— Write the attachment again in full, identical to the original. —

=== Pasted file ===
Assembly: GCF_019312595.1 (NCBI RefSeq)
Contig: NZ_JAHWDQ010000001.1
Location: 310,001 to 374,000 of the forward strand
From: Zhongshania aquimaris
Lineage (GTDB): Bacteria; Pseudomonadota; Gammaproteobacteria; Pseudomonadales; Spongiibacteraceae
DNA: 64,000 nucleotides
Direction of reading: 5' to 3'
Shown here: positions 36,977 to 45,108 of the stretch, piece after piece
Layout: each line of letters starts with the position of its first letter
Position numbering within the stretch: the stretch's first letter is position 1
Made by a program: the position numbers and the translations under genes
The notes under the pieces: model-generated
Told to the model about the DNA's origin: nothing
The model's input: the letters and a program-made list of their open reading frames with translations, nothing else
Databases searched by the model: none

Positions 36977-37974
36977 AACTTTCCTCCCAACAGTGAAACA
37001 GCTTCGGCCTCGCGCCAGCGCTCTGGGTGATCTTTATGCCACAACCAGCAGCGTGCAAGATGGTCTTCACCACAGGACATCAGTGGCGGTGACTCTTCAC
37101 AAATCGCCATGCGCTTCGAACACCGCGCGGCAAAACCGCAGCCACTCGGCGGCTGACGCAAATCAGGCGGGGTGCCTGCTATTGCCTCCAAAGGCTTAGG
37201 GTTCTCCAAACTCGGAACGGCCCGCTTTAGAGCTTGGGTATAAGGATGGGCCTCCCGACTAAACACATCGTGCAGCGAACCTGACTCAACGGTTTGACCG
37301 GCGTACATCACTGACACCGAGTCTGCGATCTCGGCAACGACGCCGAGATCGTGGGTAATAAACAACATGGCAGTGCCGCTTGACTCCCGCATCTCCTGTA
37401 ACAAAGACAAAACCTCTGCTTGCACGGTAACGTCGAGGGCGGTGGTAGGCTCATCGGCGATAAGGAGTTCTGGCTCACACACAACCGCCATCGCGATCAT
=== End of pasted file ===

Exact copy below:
Assembly: GCF_019312595.1 (NCBI RefSeq)
Contig: NZ_JAHWDQ010000001.1
Location: 310,001 to 374,000 of the forward strand
From: Zhongshania aquimaris
Lineage (GTDB): Bacteria; Pseudomonadota; Gammaproteobacteria; Pseudomonadales; Spongiibacteraceae
DNA: 64,000 nucleotides
Direction of reading: 5' to 3'
Shown here: positions 36,977 to 45,108 of the stretch, piece after piece
Layout: each line of letters starts with the position of its first letter
Position numbering within the stretch: the stretch's first letter is position 1
Made by a program: the position numbers and the translations under genes
The notes under the pieces: model-generated
Told to the model about the DNA's origin: nothing
The model's input: the letters and a program-made list of their open reading frames with translations, nothing else
Databases searched by the model: none

Positions 36977-37974
36977 AACTTTCCTCCCAACAGTGAAACA
37001 GCTTCGGCCTCGCGCCAGCGCTCTGGGTGATCTTTATGCCACAACCAGCAGCGTGCAAGATGGTCTTCACCACAGGACATCAGTGGCGGTGACTCTTCAC
37101 AAATCGCCATGCGCTTCGAACACCGCGCGGCAAAACCGCAGCCACTCGGCGGCTGACGCAAATCAGGCGGGGTGCCTGCTATTGCCTCCAAAGGCTTAGG
37201 GTTCTCCAAACTCGGAACGGCCCGCTTTAGAGCTTGGGTATAAGGATGGGCCTCCCGACTAAACACATCGTGCAGCGAACCTGACTCAACGGTTTGACCG
37301 GCGTACATCACTGACACCGAGTCTGCGATCTCGGCAACGACGCCGAGATCGTGGGTAATAAACAACATGGCAGTGCCGCTTGACTCCCGCATCTCCTGTA
37401 ACAAAGACAAAACCTCTGCTTGCACGGTAACGTCGAGGGCGGTGGTAGGCTCATCGGCGATAAGGAGTTCTGGCTCACACACAACCGCCATCGCGATCAT